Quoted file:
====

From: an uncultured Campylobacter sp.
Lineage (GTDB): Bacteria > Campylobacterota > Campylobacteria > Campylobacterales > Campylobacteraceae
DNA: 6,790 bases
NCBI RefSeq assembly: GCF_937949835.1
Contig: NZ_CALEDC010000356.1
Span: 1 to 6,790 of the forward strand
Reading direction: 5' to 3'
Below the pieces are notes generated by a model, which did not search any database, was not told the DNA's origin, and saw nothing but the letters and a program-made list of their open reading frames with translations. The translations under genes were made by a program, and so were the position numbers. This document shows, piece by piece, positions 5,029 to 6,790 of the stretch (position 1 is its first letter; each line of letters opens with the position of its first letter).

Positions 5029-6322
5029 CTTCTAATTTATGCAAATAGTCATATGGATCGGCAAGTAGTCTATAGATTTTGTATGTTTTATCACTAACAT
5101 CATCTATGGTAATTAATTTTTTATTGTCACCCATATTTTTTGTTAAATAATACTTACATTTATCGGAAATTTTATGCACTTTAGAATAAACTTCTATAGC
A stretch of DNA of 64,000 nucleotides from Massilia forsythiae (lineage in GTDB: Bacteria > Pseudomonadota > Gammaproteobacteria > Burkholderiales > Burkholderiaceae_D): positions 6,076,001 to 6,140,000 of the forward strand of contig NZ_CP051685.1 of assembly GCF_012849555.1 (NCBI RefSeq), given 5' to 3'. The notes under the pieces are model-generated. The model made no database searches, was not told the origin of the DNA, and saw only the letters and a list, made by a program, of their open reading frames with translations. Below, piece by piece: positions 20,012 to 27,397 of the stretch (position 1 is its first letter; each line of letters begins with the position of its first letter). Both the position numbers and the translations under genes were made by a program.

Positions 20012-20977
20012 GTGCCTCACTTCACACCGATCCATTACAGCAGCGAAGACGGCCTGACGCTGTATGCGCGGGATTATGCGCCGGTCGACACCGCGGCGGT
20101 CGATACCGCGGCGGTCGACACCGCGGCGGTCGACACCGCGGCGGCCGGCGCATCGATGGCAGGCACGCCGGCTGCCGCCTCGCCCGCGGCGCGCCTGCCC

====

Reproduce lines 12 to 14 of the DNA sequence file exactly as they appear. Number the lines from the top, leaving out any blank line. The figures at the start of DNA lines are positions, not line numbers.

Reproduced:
A stretch of DNA of 64,000 nucleotides from Massilia forsythiae (lineage in GTDB: Bacteria > Pseudomonadota > Gammaproteobacteria > Burkholderiales > Burkholderiaceae_D): positions 6,076,001 to 6,140,000 of the forward strand of contig NZ_CP051685.1 of assembly GCF_012849555.1 (NCBI RefSeq), given 5' to 3'. The notes under the pieces are model-generated. The model made no database searches, was not told the origin of the DNA, and saw only the letters and a list, made by a program, of their open reading frames with translations. Below, piece by piece: positions 20,012 to 27,397 of the stretch (position 1 is its first letter; each line of letters begins with the position of its first letter). Both the position numbers and the translations under genes were made by a program.

Positions 20012-20977
20012 GTGCCTCACTTCACACCGATCCATTACAGCAGCGAAGACGGCCTGACGCTGTATGCGCGGGATTATGCGCCGGTCGACACCGCGGCGGT